- Special Pages
Khalid Al Sayed
The latest developments in Syria signal that the end of Bashar Al Assad regime is near. The killing of Assad’s top security officials, including his brother-in-law and Deputy Defence Minister Gen Assef Shawkat and Defence Minister Gen Daoud Rajiha, as well as the constant bombardment of Damascus and Aleppo show that the regime’s hold on power is weakening. If Aleppo falls, and there are strong signs it will, it will become the first major city to come under opposition forces.
In addition, Syria has acknowledged for the first time that the country possessed chemical weapons.
It has threatened to use it in case of attack by foreign forces. This seals the regime’s fate as it has given evidence against itself.
The subsequent amendment of the statement by adding the words “if any”, is an attempt to return to its previous stance of neither denying nor confirming the presence of weapons of mass destructions, shows the desperate situation of the regime which is losing control.
It is also worth noting that Foreign Minister Walid Al Muallem has not been seen in public and was not the one who made the statement about chemical weapons.
Syria has long been suspected of developing chemical and biological weapons. In 2003, the country denied US allegations that it was developing chemical weapons and even said the charges were designed to serve Israeli interests, considering that it happened during the second Iraq war.
The subject of chemical weapons was also raised in 2007 after Israel bombed a suspected nuclear reactor under construction in Syria.
The media, especially in the West, has pounced on Syria’s acknowledgement of its chemical weapons stockpile. Previously, reports in the West expressed concern over Syria securing chemical and biological weapons because they could fall into the hands of Al Qaeda elements in the country. However, with the recent acknowledgement, the media narrative has shifted to the possibility that Assad might use them on other countries in the region.
Obama has already warned Damascus it will be held accountable if it makes the ‘tragic mistake’ of using its chemical weapons. Russia, despite being a staunch supporter of Assad, has chided Syria over the threat of using its chemical weapons, reminding them never to use them.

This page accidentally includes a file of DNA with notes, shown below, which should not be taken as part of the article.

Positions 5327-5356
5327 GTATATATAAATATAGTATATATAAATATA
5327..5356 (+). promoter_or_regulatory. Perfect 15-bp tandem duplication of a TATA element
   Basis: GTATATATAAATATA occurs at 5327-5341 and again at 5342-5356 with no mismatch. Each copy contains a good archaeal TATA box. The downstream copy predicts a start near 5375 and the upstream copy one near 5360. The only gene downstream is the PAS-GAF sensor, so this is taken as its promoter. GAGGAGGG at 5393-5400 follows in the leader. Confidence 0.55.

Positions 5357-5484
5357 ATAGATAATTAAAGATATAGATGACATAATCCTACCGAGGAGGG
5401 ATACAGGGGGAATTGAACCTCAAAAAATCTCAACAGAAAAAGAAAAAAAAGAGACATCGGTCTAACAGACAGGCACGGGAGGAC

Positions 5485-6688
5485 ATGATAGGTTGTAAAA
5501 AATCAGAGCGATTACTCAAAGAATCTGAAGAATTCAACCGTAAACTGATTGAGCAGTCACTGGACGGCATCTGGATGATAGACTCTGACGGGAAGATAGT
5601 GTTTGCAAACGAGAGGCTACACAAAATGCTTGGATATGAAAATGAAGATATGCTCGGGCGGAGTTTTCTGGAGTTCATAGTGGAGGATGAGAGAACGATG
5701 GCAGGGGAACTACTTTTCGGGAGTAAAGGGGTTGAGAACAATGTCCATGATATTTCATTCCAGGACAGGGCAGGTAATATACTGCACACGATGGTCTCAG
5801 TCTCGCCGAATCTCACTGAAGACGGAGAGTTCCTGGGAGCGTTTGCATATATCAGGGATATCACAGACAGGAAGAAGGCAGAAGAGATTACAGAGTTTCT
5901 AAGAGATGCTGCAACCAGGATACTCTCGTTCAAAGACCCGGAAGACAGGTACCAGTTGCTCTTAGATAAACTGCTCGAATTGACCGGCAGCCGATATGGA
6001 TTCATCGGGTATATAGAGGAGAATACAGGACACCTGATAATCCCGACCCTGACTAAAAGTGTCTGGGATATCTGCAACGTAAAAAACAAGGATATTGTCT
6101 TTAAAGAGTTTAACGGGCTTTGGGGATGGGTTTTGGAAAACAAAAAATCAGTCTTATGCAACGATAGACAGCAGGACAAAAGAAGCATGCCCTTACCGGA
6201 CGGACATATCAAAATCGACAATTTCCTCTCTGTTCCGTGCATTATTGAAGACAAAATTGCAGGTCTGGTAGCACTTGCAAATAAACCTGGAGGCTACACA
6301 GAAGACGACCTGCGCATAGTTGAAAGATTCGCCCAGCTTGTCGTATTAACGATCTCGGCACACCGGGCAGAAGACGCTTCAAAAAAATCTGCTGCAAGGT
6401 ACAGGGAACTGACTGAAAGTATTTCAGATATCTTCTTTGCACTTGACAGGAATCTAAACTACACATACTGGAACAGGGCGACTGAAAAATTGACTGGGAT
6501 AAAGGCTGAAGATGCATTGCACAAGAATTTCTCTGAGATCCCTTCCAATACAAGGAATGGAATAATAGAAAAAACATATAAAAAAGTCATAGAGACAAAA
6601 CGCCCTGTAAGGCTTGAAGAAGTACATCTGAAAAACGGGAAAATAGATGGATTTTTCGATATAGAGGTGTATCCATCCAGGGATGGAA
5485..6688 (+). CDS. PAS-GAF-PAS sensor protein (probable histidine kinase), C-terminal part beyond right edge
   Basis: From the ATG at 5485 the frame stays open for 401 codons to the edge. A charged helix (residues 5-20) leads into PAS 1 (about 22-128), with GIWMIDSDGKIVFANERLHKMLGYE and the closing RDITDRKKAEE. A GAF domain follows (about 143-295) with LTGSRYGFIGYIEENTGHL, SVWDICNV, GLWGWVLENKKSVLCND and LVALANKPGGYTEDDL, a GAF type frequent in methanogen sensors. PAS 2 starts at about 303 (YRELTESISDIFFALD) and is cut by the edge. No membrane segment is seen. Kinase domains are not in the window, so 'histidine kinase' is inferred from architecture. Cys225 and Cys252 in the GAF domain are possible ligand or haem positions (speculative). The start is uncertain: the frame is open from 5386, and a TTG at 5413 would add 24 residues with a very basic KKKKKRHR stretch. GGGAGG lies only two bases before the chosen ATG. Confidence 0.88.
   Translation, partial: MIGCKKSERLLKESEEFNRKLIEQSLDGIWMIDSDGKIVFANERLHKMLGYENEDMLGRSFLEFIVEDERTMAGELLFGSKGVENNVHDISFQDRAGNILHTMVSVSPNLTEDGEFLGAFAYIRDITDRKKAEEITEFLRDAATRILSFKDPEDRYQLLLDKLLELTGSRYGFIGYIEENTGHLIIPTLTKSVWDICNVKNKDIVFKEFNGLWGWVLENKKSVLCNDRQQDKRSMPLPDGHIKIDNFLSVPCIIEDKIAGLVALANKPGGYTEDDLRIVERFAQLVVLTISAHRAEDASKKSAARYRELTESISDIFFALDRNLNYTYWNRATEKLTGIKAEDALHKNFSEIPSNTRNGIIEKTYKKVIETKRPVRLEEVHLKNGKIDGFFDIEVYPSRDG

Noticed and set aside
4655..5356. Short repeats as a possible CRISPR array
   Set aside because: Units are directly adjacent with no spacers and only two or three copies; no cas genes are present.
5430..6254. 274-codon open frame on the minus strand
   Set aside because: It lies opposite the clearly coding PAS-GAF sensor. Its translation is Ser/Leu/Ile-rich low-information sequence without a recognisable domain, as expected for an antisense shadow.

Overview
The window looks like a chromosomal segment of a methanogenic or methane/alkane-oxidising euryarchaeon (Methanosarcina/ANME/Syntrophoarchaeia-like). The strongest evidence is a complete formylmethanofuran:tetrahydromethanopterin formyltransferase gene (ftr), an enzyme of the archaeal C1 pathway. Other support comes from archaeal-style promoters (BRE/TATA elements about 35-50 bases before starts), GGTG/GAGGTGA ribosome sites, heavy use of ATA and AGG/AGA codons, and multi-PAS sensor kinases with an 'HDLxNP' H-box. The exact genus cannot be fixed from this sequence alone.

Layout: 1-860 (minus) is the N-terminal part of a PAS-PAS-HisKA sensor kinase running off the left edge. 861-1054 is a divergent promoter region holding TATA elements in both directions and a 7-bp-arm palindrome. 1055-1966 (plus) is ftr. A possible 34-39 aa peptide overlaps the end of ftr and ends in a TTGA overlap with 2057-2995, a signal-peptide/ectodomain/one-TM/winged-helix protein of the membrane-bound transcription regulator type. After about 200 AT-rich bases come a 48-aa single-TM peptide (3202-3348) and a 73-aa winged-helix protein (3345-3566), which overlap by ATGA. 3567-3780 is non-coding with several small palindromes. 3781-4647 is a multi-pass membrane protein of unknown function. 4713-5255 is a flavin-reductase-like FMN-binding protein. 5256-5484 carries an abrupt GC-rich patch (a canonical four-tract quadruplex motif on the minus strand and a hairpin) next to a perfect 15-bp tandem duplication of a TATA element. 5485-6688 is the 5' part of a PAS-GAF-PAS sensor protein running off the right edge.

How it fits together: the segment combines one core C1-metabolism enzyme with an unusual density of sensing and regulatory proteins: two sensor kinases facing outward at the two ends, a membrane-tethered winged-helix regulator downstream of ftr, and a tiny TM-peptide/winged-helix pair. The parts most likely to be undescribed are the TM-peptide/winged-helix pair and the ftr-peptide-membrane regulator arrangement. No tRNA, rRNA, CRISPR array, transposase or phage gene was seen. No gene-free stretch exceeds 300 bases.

Syria has said that although it possesses these weapons, it doesn’t mean they will use them. Israeli Prime Minister Benjamin Netanyahu, in an interview with Fox News, also expressed concern about the possibility of Hezbollah acquiring these weapons after the fall of Assad.
Call by world leaders
These statements by world leaders show that the drive against Assad to step down has intensified considering the dangers these chemical weapons pose not only to neighbouring countries but to the global community.
With the chemical weapons now becoming a serious issue, there is no doubt that Assad’s regime will fall. The most important question is what happens post-Assad.
Two possible actions can be considered to ensure the stability of the country as well as the security of these chemical weapons, which might fall into wrong hands. One is the suggestion by the Emir H H Sheikh Hamad bin Khalifa Al Thani to send troops backed by the Arab League, similar to the Arab Deterrent Force sent to Lebanon during the 1976 Civil War. These security forces can be sent either after the fall of Assad’s regime or when large swathes of territories have been secured by opposition groups.
The second option is to send peacekeeping troops from the United Nations who will secure these weapons and prevent misuse that could threaten the security of the region.
Let us hope the situation in Syria will not be similar to Iraq, where the main reason for the US invasion was the alleged presence of weapons of mass destruction.
The US invasion of Iraq led to a civil war and the subsequent destruction and instability of the country. With the Syrian government confirming the presence of chemical weapons, we don’t want the country to be dragged into a long and destructive civil war, which can destabilise not only Syria, but even neighbouring countries.
Al Assad should step down immediately to avoid further bloodshed and instability in the region. The Peninsula